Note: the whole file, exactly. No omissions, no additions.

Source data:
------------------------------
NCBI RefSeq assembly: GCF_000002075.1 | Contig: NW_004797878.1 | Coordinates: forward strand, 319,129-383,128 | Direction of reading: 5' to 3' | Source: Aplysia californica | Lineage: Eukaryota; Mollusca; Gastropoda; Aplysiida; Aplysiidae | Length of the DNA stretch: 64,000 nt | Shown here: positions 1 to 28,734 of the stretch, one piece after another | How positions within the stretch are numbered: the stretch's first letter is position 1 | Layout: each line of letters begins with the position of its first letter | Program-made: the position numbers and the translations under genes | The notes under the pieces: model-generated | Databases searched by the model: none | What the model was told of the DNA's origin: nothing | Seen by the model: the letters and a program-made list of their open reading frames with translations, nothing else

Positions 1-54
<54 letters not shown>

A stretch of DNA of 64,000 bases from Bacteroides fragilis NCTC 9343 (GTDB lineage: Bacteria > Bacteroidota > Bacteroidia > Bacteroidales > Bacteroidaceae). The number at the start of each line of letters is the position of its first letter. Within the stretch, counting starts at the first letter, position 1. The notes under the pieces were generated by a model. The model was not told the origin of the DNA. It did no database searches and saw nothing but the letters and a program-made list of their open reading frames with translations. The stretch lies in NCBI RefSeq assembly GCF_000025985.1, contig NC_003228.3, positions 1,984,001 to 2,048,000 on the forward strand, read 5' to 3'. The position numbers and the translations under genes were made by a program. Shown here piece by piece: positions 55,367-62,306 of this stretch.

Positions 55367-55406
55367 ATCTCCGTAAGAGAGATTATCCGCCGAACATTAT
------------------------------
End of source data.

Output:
NCBI RefSeq assembly: GCF_000002075.1 | Contig: NW_004797878.1 | Coordinates: forward strand, 319,129-383,128 | Direction of reading: 5' to 3' | Source: Aplysia californica | Lineage: Eukaryota; Mollusca; Gastropoda; Aplysiida; Aplysiidae | Length of the DNA stretch: 64,000 nt | Shown here: positions 1 to 28,734 of the stretch, one piece after another | How positions within the stretch are numbered: the stretch's first letter is position 1 | Layout: each line of letters begins with the position of its first letter | Program-made: the position numbers and the translations under genes | The notes under the pieces: model-generated | Databases searched by the model: none | What the model was told of the DNA's origin: nothing | Seen by the model: the letters and a program-made list of their open reading frames with translations, nothing else

Positions 1-54
<54 letters not shown>

A stretch of DNA of 64,000 bases from Bacteroides fragilis NCTC 9343 (GTDB lineage: Bacteria > Bacteroidota > Bacteroidia > Bacteroidales > Bacteroidaceae). The number at the start of each line of letters is the position of its first letter. Within the stretch, counting starts at the first letter, position 1. The notes under the pieces were generated by a model. The model was not told the origin of the DNA. It did no database searches and saw nothing but the letters and a program-made list of their open reading frames with translations. The stretch lies in NCBI RefSeq assembly GCF_000025985.1, contig NC_003228.3, positions 1,984,001 to 2,048,000 on the forward strand, read 5' to 3'. The position numbers and the translations under genes were made by a program. Shown here piece by piece: positions 55,367-62,306 of this stretch.

Positions 55367-55406
55367 ATCTCCGTAAGAGAGATTATCCGCCGAACATTAT